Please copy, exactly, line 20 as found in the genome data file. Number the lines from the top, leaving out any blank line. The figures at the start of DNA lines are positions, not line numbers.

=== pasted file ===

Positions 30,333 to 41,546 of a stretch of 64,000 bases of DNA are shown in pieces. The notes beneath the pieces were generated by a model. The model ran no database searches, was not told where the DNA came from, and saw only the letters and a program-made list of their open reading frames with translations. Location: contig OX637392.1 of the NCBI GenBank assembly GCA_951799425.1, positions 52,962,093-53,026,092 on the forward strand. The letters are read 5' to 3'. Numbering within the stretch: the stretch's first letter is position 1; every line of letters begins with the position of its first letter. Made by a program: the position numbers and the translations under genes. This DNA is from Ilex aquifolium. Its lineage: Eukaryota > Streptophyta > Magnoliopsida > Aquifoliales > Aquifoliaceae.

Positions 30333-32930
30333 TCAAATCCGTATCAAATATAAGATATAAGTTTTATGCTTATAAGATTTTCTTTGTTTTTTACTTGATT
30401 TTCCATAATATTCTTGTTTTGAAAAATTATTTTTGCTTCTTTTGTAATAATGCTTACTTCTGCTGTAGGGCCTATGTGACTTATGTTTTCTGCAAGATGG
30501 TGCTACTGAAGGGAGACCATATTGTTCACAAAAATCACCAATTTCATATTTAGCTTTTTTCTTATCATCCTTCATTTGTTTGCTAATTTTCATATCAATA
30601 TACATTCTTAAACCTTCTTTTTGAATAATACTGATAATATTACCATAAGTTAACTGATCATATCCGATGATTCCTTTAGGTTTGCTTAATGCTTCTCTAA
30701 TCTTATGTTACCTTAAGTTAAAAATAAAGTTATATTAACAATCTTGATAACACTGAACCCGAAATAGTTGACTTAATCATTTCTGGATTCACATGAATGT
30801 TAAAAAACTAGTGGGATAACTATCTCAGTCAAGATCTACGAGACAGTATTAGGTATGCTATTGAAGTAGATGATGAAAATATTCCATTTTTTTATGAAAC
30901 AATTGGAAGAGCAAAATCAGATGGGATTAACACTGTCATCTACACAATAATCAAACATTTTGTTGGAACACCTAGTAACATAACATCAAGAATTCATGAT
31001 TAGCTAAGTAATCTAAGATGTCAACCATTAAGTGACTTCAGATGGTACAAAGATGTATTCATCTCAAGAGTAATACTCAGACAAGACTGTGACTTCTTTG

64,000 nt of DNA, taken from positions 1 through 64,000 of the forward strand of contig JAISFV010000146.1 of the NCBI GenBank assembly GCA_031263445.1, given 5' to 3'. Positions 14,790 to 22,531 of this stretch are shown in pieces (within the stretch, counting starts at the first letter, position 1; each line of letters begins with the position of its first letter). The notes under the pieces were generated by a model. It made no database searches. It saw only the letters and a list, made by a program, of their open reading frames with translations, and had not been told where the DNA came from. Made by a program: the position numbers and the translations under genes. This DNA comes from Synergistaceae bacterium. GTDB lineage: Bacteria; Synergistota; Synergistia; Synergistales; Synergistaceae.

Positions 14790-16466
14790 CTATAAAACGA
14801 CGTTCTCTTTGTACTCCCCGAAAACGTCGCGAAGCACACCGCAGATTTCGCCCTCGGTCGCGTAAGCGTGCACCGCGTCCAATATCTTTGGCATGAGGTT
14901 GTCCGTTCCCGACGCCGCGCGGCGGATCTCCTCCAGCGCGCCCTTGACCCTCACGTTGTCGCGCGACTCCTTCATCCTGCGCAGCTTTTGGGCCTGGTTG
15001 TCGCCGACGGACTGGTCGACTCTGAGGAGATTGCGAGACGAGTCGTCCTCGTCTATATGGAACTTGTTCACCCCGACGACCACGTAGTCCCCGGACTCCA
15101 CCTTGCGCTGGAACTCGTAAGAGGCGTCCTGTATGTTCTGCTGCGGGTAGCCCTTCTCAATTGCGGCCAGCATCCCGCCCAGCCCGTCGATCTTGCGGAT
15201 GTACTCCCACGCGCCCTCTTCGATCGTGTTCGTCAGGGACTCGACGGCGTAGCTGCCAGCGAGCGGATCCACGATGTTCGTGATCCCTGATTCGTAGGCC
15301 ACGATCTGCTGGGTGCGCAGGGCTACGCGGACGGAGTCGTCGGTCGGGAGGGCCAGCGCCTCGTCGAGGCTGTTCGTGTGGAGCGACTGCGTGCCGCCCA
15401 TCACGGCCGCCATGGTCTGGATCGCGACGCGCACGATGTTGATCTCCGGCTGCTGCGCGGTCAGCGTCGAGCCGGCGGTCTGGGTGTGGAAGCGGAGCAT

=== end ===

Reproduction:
15401 TCACGGCCGCCATGGTCTGGATCGCGACGCGCACGATGTTGATCTCCGGCTGCTGCGCGGTCAGCGTCGAGCCGGCGGTCTGGGTGTGGAAGCGGAGCAT